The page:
Helpful Tips For Teachers In Promoting Better Memory (adapted from Melzer, 2010)

1) Attending to details – teachers can help students with learning disabilities by helping them realize what details are important by drawing their attention to them. For example, directing students to take out their notebook to write the homework off the board, and monitoring to make sure that this task is completed before continuing onward with the lesson. PowerPoint presentations that are not too wordy with some animated displays and interesting images increase interest and therefore attention. Calling attention to important facts through the teacher’s use of emphasis and by students highlighting the important information in their books is vital.

2) Repetition, rehearsal, and review – copying material over from the visual modality of reading to the kinesthetic modality of writing can make the repetition more effective. Revisiting the information is essential in encoding the information into long-term memory and creating retrieval cues in order to call the information up from memory when needed.

3) Attaching meaning – making the information meaningful for the student is possibly the best strategy to ensure good encoding and retrieval of the information. Too often, facts presented in the classroom remain inert knowledge without any significance to students. When the teacher can create associations of the new material with students’ prior knowledge, students are more likely to retain the information. When students learn to do this themselves, the results are even better because they are the ones who are actively creating meaning that promotes good memory. For example, when discussing the topography of Bermuda, the teacher can ask students of experiences they had on a beach they are familiar with and then connect this information with specific facts about Bermuda such as pink sand and clear blue-green water.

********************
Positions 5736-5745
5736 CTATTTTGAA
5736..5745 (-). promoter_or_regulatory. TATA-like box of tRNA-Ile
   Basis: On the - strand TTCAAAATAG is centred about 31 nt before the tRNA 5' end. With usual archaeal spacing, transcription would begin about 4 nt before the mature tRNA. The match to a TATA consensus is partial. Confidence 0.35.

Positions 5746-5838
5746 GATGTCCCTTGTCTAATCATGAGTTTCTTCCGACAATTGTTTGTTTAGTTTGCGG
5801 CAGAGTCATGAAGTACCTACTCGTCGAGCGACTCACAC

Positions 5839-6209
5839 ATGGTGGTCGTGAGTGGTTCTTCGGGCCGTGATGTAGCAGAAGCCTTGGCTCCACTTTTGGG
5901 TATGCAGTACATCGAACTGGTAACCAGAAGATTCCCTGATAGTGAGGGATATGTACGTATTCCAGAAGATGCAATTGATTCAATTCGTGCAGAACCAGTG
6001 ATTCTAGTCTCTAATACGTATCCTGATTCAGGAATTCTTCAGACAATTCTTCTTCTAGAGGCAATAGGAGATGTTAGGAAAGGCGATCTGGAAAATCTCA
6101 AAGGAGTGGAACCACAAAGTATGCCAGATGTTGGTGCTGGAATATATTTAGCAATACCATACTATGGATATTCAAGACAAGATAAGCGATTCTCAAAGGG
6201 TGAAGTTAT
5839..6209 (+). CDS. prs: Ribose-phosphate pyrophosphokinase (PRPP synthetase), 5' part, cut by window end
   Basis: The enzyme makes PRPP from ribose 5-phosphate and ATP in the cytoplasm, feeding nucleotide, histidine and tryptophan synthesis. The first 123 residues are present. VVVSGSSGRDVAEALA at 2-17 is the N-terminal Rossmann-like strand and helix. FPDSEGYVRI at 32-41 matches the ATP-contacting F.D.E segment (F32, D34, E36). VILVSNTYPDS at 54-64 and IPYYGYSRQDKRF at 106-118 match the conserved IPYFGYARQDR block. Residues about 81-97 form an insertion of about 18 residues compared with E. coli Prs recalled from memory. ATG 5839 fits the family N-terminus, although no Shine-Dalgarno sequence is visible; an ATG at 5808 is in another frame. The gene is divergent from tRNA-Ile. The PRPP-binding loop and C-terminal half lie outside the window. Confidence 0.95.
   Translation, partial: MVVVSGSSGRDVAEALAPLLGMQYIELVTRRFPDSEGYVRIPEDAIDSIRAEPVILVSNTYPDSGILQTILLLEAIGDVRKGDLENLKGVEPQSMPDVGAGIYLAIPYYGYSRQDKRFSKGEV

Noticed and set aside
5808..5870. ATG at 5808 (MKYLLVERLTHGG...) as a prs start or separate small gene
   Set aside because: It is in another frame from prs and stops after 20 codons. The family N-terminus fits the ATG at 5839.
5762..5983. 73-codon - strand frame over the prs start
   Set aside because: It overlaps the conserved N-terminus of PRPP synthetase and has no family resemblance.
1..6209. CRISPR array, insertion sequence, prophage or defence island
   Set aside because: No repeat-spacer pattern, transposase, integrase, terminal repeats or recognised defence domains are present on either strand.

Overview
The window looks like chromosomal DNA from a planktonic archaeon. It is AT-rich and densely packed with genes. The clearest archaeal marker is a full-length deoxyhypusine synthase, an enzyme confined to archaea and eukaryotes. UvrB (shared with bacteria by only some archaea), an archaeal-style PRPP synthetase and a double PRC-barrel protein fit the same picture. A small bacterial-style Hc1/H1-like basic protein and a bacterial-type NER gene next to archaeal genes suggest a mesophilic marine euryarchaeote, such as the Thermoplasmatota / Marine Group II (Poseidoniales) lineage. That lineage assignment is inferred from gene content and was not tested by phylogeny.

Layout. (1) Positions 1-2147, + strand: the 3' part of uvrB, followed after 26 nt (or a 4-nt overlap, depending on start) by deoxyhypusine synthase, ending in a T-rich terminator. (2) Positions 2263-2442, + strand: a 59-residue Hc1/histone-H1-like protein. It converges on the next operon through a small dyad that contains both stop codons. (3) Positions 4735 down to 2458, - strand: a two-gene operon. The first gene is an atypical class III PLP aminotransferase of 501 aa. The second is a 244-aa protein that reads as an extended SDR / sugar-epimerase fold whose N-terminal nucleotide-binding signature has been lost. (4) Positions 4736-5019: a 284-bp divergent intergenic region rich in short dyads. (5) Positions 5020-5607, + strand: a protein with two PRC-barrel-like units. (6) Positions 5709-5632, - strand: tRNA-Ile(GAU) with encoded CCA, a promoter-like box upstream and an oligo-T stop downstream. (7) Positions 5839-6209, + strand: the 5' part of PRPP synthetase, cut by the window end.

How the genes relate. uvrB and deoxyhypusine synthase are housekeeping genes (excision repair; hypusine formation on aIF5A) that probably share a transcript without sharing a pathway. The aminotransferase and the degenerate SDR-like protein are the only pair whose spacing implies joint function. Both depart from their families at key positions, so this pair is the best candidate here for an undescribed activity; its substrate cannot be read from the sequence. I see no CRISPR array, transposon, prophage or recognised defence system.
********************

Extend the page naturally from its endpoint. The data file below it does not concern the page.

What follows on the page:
4) Chunking information – combining items of information into a meaningful unit facilitates encoding and retrieval of information from long-term memory. Chunking can be done with visual images or through verbal cues. For example, remembering that important dates in American history can be chunked together with meaning attached to them can further facilitate learning. Grouping numbers so that the group can be thought of as one unit works for some pieces of information; phone numbers are divided into three-digit area code, three-digit prefix, and a four-digit locator number. Chunking enables the learner to hold more bits or items of information especially when combined with attaching meaning.

Implications for the classroom

Students have more control over their memory than they realize. It is incumbent upon teachers to educate and scaffold students with learning difficulties by actively teaching them about their different memory systems and the strategies they can utilize to improve them.


Meltzer, L. (2010). Promoting executive function in the classroom. New York: Guilford Press.

Woolfolk, A. (2009). Educational psychology. New York: Pearson Education.

Michael David Benhar, Ph.D. is an Assistant Professor in the Social Sciences Department at Suffolk County Community College. Dr. Michael David Benhar teaches undergraduate and graduate courses in Developmental Psychology, Exceptional Child, Classroom Management, and Assessment. He has co-authored a chapter on students with disabilities. In addition, he has worked as a school psychologist in a preschool for children with special needs. Contact Dr. Michael Benhar at